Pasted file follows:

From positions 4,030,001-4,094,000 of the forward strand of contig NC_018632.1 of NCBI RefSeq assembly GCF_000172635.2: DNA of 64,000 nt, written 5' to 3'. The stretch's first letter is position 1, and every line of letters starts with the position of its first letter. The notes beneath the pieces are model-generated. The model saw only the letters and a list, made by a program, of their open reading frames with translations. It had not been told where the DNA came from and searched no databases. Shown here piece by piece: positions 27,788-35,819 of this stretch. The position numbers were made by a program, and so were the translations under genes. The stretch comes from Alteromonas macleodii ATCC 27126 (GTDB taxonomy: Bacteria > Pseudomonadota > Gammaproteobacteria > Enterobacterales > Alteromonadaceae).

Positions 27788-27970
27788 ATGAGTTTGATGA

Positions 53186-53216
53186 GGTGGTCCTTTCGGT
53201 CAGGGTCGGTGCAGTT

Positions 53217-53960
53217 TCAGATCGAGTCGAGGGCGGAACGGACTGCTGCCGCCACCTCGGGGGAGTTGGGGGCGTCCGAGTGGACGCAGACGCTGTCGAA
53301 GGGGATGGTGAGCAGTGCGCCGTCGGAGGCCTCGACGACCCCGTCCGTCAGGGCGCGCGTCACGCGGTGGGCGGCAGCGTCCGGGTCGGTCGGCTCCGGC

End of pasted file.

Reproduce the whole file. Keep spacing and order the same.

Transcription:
From positions 4,030,001-4,094,000 of the forward strand of contig NC_018632.1 of NCBI RefSeq assembly GCF_000172635.2: DNA of 64,000 nt, written 5' to 3'. The stretch's first letter is position 1, and every line of letters starts with the position of its first letter. The notes beneath the pieces are model-generated. The model saw only the letters and a list, made by a program, of their open reading frames with translations. It had not been told where the DNA came from and searched no databases. Shown here piece by piece: positions 27,788-35,819 of this stretch. The position numbers were made by a program, and so were the translations under genes. The stretch comes from Alteromonas macleodii ATCC 27126 (GTDB taxonomy: Bacteria > Pseudomonadota > Gammaproteobacteria > Enterobacterales > Alteromonadaceae).

Positions 27788-27970
27788 ATGAGTTTGATGA

Positions 53186-53216
53186 GGTGGTCCTTTCGGT
53201 CAGGGTCGGTGCAGTT

Positions 53217-53960
53217 TCAGATCGAGTCGAGGGCGGAACGGACTGCTGCCGCCACCTCGGGGGAGTTGGGGGCGTCCGAGTGGACGCAGACGCTGTCGAA
53301 GGGGATGGTGAGCAGTGCGCCGTCGGAGGCCTCGACGACCCCGTCCGTCAGGGCGCGCGTCACGCGGTGGGCGGCAGCGTCCGGGTCGGTCGGCTCCGGC